Source: The Globe and Mail
As eagles soared overhead and a raven kept a watchful eye from a tree branch, members of a Coast Salish first nation on Vancouver Island reburied their lost ancestors.
With the ceremony, which featured a sacred mask dance in their longhouse, a number of songs and prayers, the Tseycum band reinterred the remains of 55 people dug up by a 19th-century archeologist who sold them to museums for as little as $10 each.
"It's been a long time since they've been in the sacred ground they were put in," said Elmer George, a minister from the neighbouring Songhees Nation, who presided over the ceremony. "We ask them for forgiveness for the time they went away ... in a place they were not meant to be."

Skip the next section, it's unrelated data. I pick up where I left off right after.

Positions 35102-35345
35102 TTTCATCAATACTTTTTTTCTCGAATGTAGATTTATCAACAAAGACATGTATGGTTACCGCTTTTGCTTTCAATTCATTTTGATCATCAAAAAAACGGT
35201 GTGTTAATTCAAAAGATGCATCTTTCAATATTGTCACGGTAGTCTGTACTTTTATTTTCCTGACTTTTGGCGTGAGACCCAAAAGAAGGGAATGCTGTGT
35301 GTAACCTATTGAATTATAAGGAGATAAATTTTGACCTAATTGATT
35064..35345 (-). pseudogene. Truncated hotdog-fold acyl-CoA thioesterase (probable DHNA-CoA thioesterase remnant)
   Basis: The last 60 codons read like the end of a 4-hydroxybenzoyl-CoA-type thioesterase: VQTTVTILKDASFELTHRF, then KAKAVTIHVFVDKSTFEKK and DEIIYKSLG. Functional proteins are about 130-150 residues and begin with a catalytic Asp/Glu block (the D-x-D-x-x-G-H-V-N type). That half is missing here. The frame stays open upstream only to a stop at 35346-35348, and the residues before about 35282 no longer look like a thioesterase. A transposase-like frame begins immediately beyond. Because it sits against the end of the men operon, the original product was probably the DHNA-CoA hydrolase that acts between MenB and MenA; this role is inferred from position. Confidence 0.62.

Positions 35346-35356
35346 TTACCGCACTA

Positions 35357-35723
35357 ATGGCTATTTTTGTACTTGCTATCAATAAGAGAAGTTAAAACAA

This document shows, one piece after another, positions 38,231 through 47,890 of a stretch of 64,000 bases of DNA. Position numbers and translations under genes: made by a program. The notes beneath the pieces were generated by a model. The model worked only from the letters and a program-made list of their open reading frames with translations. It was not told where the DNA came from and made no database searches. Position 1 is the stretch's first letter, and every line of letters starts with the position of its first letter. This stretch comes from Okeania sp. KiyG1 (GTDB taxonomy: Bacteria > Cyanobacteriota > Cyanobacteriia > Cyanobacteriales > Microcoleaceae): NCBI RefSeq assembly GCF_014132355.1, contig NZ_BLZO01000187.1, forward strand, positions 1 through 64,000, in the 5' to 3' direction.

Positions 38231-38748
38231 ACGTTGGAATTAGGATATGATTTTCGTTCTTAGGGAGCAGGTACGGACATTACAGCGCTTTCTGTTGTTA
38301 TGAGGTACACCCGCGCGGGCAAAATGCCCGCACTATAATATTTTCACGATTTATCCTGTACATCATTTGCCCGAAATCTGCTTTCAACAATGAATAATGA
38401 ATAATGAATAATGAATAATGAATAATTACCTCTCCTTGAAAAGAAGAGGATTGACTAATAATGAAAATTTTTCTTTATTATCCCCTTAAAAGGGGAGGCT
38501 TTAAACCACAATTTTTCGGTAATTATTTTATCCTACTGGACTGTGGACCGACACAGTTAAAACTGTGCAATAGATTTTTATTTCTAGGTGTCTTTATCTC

The bones, some believed to be at least 2,000 years old, were repatriated to the Tseycum this week from the American Museum of Natural History in New York. They were unearthed starting in 1898 by famed archeologist Harlan Ingersoll Smith.
The ceremony started at daybreak, with songs and a secret dance that does not even have a name. From the longhouse, the remains were loaded onto trucks and a procession, led by candle bearers and drummers, wound its way to a creek-side burial ground.